The discussion of mainstreaming begs the question of what comes next. Field Trip’s operations, after all, aren’t limited to their growing number of clinics. There’s also the development of novel compounds like FT-104, and the cultivation of psilocybin at a facility in Jamaica. Levy is understandably tight-lipped about the novel compound, informing me of an upcoming press release, and saying that “psilocybin and MDMA are great molecules, the challenge is that they’re very long experiences. Probably between six to twelve hours in a clinical setting, which is expensive and not very clinically optimized. One of the nice things about doing drug development with psychedelics is that you know, by and large, that they’re safe and effective, just based on the tons of anecdotal evidence out there. We wanted to find a molecule that was de-risked in that respect, shorter duration, and still potent enough to give similar therapeutic outcomes. And, of course, something which we could build some intellectual property around, which is why we aren’t talking about the indications or the chemical structure just yet.”
“With respect to the psilocybin work in Jamaica, that’s completely separate. Our perspective is that psychedelics are going to emerge from a therapeutic perspective in similar ways to cannabis, in that there’ll be a purely medical program in conjunction with a wellness program. I see the medical program based around synthetic compounds, with the upside to that being the likelihood of some actual pretty good insurance coverage. The wellness program, on the other hand, is probably going to look a lot like what’s proposed in Oregon, more focused on natural products. That work in Jamaica is designed to give us a leg up in anticipating what the market will be. We learned in cannabis that scaling from an underground to a corporate model is not just as easy as building a larger facility.”
Experiential Training Collaborations, and the Future of Field Trip Health
As our talk drew to a close, I mentioned my previous Truffle Talks conversations, and how consistently the issue of clinics and trained clinicians kept coming up. I wanted to know what Field Trip, an active and visible clinical therapy venture, was doing about it. “Our goal is to scale up to seventy-five locations in the next three or four years. We’re currently focused on finding high-quality therapists. It’s obviously preferable that they have some experience with psychedelics, but we’re happy to pursue hands-on experiential training, and we’re looking to develop into a more established training program as we continue to scale. We’re certainly open to collaborations, and we’re discussing some around training right now, but I’m not able to share any details on that at the moment.”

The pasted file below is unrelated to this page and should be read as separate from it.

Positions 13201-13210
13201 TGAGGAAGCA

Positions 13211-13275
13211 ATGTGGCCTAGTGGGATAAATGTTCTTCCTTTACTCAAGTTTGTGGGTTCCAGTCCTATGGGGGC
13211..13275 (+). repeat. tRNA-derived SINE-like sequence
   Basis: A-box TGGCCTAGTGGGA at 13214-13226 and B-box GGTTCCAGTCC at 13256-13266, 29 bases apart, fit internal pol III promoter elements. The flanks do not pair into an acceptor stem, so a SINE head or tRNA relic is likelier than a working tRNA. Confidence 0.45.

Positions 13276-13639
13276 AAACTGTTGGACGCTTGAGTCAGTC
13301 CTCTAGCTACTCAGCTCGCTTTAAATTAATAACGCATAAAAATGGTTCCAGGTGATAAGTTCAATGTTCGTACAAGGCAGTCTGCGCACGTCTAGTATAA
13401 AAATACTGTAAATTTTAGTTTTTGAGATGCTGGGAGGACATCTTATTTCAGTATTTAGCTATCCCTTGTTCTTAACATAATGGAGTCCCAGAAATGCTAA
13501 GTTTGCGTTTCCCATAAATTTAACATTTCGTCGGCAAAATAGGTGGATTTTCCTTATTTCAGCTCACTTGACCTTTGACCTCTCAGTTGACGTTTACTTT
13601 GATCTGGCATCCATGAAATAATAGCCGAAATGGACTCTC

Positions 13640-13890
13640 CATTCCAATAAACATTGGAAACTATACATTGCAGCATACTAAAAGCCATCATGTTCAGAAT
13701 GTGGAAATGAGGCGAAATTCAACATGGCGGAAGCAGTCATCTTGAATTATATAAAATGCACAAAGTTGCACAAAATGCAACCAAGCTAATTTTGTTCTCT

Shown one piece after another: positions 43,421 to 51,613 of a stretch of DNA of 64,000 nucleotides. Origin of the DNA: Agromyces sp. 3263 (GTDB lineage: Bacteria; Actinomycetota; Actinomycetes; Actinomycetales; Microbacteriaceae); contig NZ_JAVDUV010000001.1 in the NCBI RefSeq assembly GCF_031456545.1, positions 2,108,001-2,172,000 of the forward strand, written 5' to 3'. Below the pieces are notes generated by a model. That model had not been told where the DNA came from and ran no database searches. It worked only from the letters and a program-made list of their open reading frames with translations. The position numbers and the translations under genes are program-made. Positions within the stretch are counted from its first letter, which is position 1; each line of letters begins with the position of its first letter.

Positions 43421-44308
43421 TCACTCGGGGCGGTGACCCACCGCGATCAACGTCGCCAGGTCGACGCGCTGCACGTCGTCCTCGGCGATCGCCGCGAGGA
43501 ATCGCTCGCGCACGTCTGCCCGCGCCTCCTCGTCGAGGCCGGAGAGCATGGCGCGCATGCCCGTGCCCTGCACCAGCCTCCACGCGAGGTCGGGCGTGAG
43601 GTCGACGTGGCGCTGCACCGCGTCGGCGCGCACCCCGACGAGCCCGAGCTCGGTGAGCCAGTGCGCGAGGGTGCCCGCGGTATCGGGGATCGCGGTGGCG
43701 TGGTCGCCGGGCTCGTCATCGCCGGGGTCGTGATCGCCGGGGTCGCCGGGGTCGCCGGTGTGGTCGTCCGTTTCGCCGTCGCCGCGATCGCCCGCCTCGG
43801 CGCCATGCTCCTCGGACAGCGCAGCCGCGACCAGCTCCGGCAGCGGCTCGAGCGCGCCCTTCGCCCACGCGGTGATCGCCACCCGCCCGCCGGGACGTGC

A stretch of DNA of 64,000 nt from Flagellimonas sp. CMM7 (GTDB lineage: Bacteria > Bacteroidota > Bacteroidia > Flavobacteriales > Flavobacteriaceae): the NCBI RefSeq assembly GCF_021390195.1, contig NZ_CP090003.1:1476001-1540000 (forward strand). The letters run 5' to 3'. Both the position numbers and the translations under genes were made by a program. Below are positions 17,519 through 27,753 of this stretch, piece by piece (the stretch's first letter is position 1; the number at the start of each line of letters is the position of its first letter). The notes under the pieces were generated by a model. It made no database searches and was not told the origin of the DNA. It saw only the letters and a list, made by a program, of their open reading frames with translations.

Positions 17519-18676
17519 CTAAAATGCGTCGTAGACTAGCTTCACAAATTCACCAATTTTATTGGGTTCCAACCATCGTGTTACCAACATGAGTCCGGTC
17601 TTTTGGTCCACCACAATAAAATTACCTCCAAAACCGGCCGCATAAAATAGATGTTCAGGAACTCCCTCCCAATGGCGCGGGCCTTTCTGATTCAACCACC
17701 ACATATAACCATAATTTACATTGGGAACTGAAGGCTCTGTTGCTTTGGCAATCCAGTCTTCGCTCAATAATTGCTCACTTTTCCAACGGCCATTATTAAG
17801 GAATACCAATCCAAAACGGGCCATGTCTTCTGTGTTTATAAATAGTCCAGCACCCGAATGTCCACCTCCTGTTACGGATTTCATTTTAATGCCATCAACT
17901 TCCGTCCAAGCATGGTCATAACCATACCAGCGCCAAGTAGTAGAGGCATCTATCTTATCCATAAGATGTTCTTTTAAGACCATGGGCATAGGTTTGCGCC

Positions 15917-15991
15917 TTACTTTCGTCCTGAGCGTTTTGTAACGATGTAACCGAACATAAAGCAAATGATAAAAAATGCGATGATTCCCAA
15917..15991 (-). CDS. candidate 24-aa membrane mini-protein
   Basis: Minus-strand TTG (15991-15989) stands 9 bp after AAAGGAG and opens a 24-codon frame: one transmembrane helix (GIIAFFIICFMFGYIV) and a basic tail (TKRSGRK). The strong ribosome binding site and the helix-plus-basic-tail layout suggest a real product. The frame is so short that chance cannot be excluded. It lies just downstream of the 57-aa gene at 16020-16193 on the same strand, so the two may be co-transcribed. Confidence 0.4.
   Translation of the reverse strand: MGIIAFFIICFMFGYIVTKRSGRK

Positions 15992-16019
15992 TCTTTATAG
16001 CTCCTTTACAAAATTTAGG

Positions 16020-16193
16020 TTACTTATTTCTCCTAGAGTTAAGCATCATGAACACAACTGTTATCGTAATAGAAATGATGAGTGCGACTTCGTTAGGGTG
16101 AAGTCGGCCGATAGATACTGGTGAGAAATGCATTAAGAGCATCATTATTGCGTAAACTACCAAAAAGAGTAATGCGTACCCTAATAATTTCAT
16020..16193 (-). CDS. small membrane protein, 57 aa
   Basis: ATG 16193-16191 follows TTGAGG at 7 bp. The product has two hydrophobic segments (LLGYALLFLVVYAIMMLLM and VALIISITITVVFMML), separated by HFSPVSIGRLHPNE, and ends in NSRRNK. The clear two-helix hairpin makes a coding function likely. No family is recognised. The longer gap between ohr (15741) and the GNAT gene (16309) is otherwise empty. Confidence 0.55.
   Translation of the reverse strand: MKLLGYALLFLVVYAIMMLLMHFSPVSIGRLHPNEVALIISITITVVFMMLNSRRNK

It’s worth mentioning that in the few weeks between my conversation with Ronan Levy and the publication of this article, Field Trip has been anything but idle. Election news from Oregon about the legalization of psilocybin was quickly followed by a press release promising Field Trip’s future expansion into that state. Truffle Report looks forward to bringing you more on the story as it develops.
James Stephen is a content contributor at Truffle Report. He studied Politics and International Development at Trent University and completed his Postgraduate Certificate in Book, Magazine, and Electronic Publishing at Centennial College. He has previously worked as a chef, and in his spare time is an author and freelance writer.